I've just recently started working through proofs for what's really the first time in my life. Throughout high school, and thus far in college I've never really had to prove things too often, and if I did have to I could just memorize the steps and follow the logic of that specific problem. But now that I'm actually having to deliberately prove (a lot of) things for the first time, I've been feeling like I'm just poking around in the dark, looking for things that'll cancel, factoring, etc... with no real direction. Until I realized something today about proof-solving in general. So I come to you, asking if my logic is correct (for a problem of the form given here).

Say we're supposed to prove this statement:

$a < b$

Where $a$ and $b$ can be composed of $x$'s, $y$'s, $z$'s, $k$'s, $n$'s, or any assortment of variables.

And then say we're given various inequalities, equalities, or other properties (represented by $P$) that delineate the relationships between our variables

Given info:

$P_1 < P_2$

$P_1 < P_3$ and


If we assume that the initial statement is indeed true, and that we're not just having our jimmies rustled, then what we're really trying to do is to compose some valied third statement "$\varepsilon$" from our given information such that

$a \leq \varepsilon < b$


$a < \varepsilon \leq b$

However, there may not be just one $\varepsilon$ that you can say fits between $a$ and $b$, so it may be necessary to come up with a string of inequalities/equalities such that


I realized this today because I was trying to work through a problem from Spivak's Calculus, and I kept coming up with statements such that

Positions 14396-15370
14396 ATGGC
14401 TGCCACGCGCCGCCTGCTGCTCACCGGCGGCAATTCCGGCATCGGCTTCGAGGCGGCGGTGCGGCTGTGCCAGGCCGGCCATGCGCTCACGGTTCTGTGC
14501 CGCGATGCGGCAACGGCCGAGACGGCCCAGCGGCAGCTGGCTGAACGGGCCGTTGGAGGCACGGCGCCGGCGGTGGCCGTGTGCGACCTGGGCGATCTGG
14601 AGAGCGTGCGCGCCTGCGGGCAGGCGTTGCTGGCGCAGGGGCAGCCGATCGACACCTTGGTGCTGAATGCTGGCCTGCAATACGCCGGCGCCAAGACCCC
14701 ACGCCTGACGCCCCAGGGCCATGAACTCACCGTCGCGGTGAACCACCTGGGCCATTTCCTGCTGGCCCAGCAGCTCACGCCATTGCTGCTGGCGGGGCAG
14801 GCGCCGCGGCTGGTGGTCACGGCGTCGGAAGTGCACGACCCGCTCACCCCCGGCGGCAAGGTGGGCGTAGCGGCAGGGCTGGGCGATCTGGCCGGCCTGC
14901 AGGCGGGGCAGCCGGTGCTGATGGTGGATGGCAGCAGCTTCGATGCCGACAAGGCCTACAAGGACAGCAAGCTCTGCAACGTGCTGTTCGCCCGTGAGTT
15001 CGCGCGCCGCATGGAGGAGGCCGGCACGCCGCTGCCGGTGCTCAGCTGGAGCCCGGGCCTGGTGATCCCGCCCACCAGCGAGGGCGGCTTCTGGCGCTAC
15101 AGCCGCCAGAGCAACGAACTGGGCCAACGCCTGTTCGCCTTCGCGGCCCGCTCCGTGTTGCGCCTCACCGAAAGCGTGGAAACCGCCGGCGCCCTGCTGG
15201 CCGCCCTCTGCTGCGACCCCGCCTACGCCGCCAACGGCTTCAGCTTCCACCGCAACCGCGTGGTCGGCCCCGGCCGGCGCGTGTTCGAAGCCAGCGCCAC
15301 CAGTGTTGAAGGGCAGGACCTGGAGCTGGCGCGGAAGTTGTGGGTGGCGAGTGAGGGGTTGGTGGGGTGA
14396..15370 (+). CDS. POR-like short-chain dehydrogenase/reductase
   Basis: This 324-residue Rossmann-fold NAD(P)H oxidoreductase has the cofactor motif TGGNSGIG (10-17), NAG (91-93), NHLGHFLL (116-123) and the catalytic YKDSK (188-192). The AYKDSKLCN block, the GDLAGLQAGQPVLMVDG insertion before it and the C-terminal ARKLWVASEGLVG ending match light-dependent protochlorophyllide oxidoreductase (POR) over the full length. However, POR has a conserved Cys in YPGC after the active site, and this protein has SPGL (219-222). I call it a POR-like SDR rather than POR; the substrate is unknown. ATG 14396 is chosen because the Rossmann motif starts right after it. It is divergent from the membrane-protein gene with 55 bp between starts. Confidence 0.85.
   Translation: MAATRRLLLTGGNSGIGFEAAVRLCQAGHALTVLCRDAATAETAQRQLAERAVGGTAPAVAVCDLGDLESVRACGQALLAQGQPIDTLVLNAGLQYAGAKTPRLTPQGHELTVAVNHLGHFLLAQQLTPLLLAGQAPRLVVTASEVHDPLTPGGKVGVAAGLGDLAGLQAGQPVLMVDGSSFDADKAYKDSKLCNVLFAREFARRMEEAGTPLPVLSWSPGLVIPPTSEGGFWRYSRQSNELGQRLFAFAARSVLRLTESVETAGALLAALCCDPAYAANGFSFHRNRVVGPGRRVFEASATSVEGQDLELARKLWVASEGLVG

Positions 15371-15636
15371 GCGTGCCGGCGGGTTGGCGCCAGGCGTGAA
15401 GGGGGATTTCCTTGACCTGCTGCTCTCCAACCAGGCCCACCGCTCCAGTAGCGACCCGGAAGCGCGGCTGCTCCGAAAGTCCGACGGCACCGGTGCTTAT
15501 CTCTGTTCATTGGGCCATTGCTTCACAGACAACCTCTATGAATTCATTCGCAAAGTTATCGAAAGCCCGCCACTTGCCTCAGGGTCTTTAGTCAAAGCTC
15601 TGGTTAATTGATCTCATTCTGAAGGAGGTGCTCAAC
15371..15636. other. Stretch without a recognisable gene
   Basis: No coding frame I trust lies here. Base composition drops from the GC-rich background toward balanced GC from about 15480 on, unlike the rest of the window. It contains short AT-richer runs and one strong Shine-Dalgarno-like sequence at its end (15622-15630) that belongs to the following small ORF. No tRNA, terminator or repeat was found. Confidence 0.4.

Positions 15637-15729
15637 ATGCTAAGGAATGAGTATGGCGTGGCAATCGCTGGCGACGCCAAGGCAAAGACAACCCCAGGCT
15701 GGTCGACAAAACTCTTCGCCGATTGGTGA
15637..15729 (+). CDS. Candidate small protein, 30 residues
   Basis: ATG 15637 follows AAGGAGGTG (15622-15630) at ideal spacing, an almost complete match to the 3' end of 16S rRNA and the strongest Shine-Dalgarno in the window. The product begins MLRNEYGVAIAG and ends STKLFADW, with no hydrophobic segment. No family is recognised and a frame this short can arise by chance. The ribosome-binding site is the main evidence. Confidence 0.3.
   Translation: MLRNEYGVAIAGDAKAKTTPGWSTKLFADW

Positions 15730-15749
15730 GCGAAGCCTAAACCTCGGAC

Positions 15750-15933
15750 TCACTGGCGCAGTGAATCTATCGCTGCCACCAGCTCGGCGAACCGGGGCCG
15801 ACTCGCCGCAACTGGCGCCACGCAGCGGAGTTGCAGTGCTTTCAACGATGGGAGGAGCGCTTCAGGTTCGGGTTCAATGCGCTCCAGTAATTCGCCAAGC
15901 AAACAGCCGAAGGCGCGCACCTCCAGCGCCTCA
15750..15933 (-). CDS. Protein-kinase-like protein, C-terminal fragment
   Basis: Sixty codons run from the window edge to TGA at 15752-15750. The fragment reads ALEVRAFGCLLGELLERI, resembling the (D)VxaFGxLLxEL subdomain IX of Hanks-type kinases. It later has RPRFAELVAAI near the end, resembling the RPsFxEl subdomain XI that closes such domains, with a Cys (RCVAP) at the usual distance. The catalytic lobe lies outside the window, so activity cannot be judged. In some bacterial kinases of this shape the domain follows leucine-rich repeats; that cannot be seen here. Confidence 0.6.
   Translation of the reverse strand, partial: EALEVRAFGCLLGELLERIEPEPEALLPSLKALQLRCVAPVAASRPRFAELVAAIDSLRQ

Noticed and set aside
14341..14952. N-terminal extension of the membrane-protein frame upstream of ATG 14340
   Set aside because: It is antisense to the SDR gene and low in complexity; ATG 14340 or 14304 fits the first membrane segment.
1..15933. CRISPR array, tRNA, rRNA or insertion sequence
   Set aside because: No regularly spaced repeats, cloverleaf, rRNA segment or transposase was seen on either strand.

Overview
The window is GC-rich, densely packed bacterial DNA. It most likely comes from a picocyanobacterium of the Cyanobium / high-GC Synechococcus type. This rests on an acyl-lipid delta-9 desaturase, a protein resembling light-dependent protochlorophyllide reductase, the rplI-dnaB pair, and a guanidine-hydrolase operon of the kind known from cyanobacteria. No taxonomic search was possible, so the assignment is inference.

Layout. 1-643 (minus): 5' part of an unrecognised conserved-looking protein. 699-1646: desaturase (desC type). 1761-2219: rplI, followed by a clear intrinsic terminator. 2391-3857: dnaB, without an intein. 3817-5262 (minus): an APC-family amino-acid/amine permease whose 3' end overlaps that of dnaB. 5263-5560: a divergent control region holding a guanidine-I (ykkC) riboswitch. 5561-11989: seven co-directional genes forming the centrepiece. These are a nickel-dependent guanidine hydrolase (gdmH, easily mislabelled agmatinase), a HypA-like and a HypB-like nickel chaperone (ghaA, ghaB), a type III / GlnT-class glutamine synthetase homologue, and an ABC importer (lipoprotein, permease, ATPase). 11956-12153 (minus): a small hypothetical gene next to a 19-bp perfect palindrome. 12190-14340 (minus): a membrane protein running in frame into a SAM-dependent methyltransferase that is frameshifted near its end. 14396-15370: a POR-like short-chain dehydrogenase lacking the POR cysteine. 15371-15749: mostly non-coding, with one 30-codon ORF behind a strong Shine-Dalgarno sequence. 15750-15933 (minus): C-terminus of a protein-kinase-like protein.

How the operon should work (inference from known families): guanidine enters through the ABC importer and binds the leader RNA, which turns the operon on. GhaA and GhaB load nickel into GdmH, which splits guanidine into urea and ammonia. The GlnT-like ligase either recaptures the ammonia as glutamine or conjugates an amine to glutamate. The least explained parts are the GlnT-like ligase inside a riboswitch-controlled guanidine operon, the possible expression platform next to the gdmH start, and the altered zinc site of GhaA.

$\varepsilon <a < b$ and it wasn't getting me anywhere closer to proving that $a$ is less than $b$. But by using my various $P$'s to construct an argument that I knew was greater than $a$ but less than $b$, I was finally able to solve it.

And as a final thought, I imagine that in later mathematics there may be properties of numbers that I'm not yet aware of, and these proof-solving ideas may not apply. Or if we're trying to prove that a certain property applies to a argument then this obviously won't work either. But for something like with what we've been presented, does this logic make sense?


closed as unclear what you're asking by GNUSupporter 8964民主女神 地下教會, user91500, Aweygan, Daniel W. Farlow, user223391 Feb 28 '17 at 18:56

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  • $\begingroup$ Not exactly sure what you're asking, and I'm also assuming a and b are real numbers? $\endgroup$ – Jake Aug 7 '15 at 21:03
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    $\begingroup$ Finding intermediate inequalities is a good strategy for many problems that use induction or problems in analysis, but I'm not sure if this is your main question. What do you envision as a good answer? Are you interested in an example of a proof with this technique? Or are you asking about other ideas for proofs involving inequalities? I guess I'm echoing @Jake's comment that your question is not very clear. $\endgroup$ – coldnumber Aug 7 '15 at 21:30
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    $\begingroup$ Suppose that $a=f(s)$ and $b=f(t)$ where $s\lt t$. And suppose $f'(x)$ is always positive. How would a proof of $a\lt b$ using the Mean Value Theorem fit in your classification? $\endgroup$ – André Nicolas Aug 7 '15 at 21:45
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    $\begingroup$ I do mean $f(s)$ and $f(t)$ (no derivative) and $f'(x)$ (derivative). $\endgroup$ – André Nicolas Aug 7 '15 at 22:24
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    $\begingroup$ I sympathize with the search for general methods (algorithms). They are a very important part of mathematics. But for many problems, in particular applied problems, a careful commonsense look at the particular problem is the key to the solution. $\endgroup$ – André Nicolas Aug 7 '15 at 22:35